The purpose of this study was to investigate how Donald Trump used Twitter to position sport within the greater sociopolitical landscape. An inductive analysis of Trump’s sport-related tweets revealed four themes including (a) sport as self-promotion, (b) sport as fandom, (c) sport as battleground, and (d) sport as American identity. This study found that Trump positioned sport as a status symbol. In doing so, he leveraged his power, wealth, and connections to the industry to belittle and champion sport entities. Trump simultaneously leveraged Twitter to display how sport relationships can further one’s business ventures and build a personal brand. In addition, Trump’s discourse shifted sport away from fulfilling a central role in society, as a beacon where social inequities can be critiqued and perhaps elevated into the public consciousness.
Evan Frederick, Ann Pegoraro, and Jimmy Sanderson
Éric Claverie, Julien Krier, and Jean-François Loudcher
Cette recherche se propose d'éclairer la renaissance d’une fédération affinitaire sous la Quatrième République française, l’UFOLEP. Elle met l’accent sur les difficultés de reconstruction, puis sur la réussite à trouver un espace de développement. Celui-ci prend la voie de l'école élémentaire, par le biais de son ancienne commission scolaire : l’USEP. Dans ce cadre parascolaire, qui rayonne peu à peu à l’enseignement de l’EPS lui-même, l’USEP développe des innovations conformes à son éthique en faveur d’une éducation physique et d’un sport éducatif protégé des voies fédérales classiques. Cette orientation sportive (et non voie) s’accorde bien avec le registre doctrinal de la Ligue de l’Enseignement qui héberge ce mouvement sportif, autour d’une idée laïque repensée dans cette France d’après-guerre. En revanche l’UFOLEP peine à développer sa voie postscolaire qui, après s'être redressée, stagne.
Nancy L. Malcom, Shaun Edmonds, Christina Gipson, Caitlyn Hauff, and Hannah Bennett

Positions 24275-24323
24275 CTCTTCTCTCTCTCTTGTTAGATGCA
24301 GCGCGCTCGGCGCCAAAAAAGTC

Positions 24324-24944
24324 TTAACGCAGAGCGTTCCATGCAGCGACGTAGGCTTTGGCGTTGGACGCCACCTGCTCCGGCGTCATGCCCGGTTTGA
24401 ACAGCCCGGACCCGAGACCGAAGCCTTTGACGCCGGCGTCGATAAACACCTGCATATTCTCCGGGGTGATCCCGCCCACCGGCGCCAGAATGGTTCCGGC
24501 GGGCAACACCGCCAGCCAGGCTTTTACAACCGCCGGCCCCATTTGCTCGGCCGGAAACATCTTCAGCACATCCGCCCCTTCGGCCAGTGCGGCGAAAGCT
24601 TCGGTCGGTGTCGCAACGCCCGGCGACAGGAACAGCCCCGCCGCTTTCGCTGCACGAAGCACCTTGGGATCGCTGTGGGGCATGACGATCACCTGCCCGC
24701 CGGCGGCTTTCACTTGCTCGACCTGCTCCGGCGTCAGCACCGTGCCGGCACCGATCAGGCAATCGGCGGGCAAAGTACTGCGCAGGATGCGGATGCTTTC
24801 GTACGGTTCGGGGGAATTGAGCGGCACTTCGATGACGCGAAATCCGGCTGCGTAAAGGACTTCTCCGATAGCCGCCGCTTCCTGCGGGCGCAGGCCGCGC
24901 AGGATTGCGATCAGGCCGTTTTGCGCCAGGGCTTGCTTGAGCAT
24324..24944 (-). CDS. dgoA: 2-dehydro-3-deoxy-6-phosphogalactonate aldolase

While there have been dramatic increases in women’s participation in sport and physical activity following the implementation of Title IX in the United States, many women still face challenges negotiating societal expectations of femininity with the muscularity developed through exercise. In this study, the authors used focus group interviews with 47 women who participate in CrossFit to explore how female athletes understand their developing athletic identity through social interactions. Even as the participants expressed high levels of self-confidence and personal growth, which they attributed to their instrumental involvement with CrossFit, their discussions of what other people think of their nontraditional fitness activities and concomitant body changes were a constant source of frustration. Using the identity-building framework of Cooley’s theory of the looking glass self, the authors find that women are faced with not merely reflections, but distorted funhouse mirrors; reflections that are heavily warped by gendered patriarchal societal norms. Surrounded by an array of potentially confusing and distracting “funhouse” mirrors, these female athletes used CrossFit’s local and expanded community, as well as their own burgeoning self-efficacy, to navigate their changing bodies and identities.